JSF Programme Delayed, F-16 Replacement More Expensive
(Source: Dutch Court of Audit; issued March 24, 2011)
The government has postponed a decision on the procurement of a replacement for the F-16. A final decision has not yet been taken in favour of the Joint Strike Fighter (JSF). Preparations need to be made, however, for the arrival of the JSF. The Ministry of Defence believes the Joint Strike Fighter (JSF) is the best aircraft to replace the F-16 and the government intends to purchase a second JSF test aircraft in 2011.

It is uncertain whether and, if so, how many aircraft will be purchased in total. An appendix to the coalition agreement, however, states that there will be 'fewer'.

The government took steps in 2010 that further strengthened the case for the JSF. Postponement of the procurement decision and delays in the international JSF programme will have additional financial and operational consequences as the F-16 will have to be kept in operation for longer. The Ministry of Defence cannot yet indicate how much this will cost.

The government of the day decided in 1996 that the F-16 aircraft of the Royal Netherlands Air Force would have to be replaced. A procurement decision on the replacement aircraft has not yet been taken. The Ministry of Defence is working with a 'planning number' of 85 new military aircraft and informs the House of Representatives of cost developments in the international JSF Programme.

The multiannual budget the ministry has been using for the project has been revised on several occasions owing to the cost developments. The Netherlands does not have a fixed project budget for the new fighter aircraft.

Owing to delays in the international JSF programme and new cost increases in 2010, the Minister of Defence will again review the ambitions for the Dutch armed forces, partly in the light of the proposed public spending cuts. This will create an opportunity to make a clear choice for the replacement aircraft.

The Court of Audit reached this conclusion in its report published on 24 March 2011, Monitoring the replacement of the F-16 – situation in December 2010, including the develpoment of the Joint Strike Fighter. Commitmet to the JSF is increasing even though decisions have not yet been taken on which aircraft will replace the F-16, how much replacement of the F-16 may cost and how many aircraft will be purchased.

Provision of information to the House of Representatives

The Court of Audit has reported each year since 2005 on developments in this major procurement project of the Ministry of Defence. In the past, the Court of Audit had published a similar series of reports on the F-16. The Court's report of 24 March 2011 outlines the development in 2010 of both the international JSF programme and the Dutch F-16 Replacement programme, and considers the Minister of Defence's provision of information to the House of Representatives. The Court expresses its appreciation in the report for the minister's stated ambition of further improving the provision of information.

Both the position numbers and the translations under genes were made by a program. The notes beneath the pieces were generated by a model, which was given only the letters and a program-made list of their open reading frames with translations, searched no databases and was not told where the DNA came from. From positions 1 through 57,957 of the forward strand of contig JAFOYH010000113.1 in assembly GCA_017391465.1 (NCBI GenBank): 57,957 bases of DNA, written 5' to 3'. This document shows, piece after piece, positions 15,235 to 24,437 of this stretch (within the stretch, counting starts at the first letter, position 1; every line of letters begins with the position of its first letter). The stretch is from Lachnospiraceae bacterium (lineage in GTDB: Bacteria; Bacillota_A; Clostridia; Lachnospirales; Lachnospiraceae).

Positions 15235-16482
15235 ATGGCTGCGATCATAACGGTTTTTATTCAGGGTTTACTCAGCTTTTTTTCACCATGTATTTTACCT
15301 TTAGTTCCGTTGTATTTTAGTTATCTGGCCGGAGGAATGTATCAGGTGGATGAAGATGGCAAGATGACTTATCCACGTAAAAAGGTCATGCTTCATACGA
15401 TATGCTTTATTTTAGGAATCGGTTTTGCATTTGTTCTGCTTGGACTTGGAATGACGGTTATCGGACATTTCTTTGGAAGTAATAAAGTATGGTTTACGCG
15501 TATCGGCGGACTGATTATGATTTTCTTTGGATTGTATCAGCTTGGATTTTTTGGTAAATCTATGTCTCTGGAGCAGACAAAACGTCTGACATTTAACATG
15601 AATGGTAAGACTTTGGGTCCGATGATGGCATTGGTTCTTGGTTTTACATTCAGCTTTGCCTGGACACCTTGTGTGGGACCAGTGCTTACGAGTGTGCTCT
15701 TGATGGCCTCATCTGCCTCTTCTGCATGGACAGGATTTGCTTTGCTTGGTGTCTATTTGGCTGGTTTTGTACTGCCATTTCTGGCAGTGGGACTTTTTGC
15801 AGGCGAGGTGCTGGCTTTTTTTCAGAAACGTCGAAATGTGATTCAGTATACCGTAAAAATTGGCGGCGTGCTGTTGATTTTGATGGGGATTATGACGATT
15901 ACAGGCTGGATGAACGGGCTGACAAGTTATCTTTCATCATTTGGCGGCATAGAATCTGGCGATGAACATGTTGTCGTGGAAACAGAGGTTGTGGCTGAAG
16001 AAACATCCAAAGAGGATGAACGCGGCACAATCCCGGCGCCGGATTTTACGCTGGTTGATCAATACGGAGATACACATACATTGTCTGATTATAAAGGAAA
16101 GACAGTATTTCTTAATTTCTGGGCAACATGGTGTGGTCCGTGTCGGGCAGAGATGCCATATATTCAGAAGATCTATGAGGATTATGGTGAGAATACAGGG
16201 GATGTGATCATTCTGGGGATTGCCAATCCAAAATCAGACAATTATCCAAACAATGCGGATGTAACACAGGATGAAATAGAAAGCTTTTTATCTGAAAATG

In December 2010, the minister increased the estimate for the acquisition of 85 JSFs to EUR 7.6 billion. The moment at which the Ministers of Defence and of Economic Affairs, Agriculture and Innovation submit their annual report on this project to the House of Representatives – in accordance with the agreements made with the House in the Large Projects regulation – does not agree with the moment at which the US defence ministry (the Pentagon) provides the Netherlands with the latest cost information on the JSF.

The Court of Audit recommends that these information flows be better coordinated with each other.

Maximum industry contribution in business case

The state has contributed $800 million to the cost of developing the JSF. Additional agreements were made in 2010 between the state of the Netherlands and the Dutch defence industry. The difference between participating in the development of this fighter aircraft produced by the US company Lockheed Martin or buying 'off the shelf' will not be fully compensated by the industry by means of payments to the state. The maximum contribution from industry will be EUR 105 million. Furthermore, the agreements include a 'reasonable and fair' clause, under which industry and the state can go back on the agreements in certain circumstances.

Response of the ministers

The Ministers of Defence, Finance and Economic Affairs, Agriculture and Innovation responded to the Court of Audit's findings. The Minister of Defence is preparing a policy letter with measures to make the armed forces future-proof and affordable. It will consider the operating costs for fighter aircraft and the consequences for the current F-16.


Click here to reach the download page for the report (84 pages in PDF format), on the Court of Audit website.


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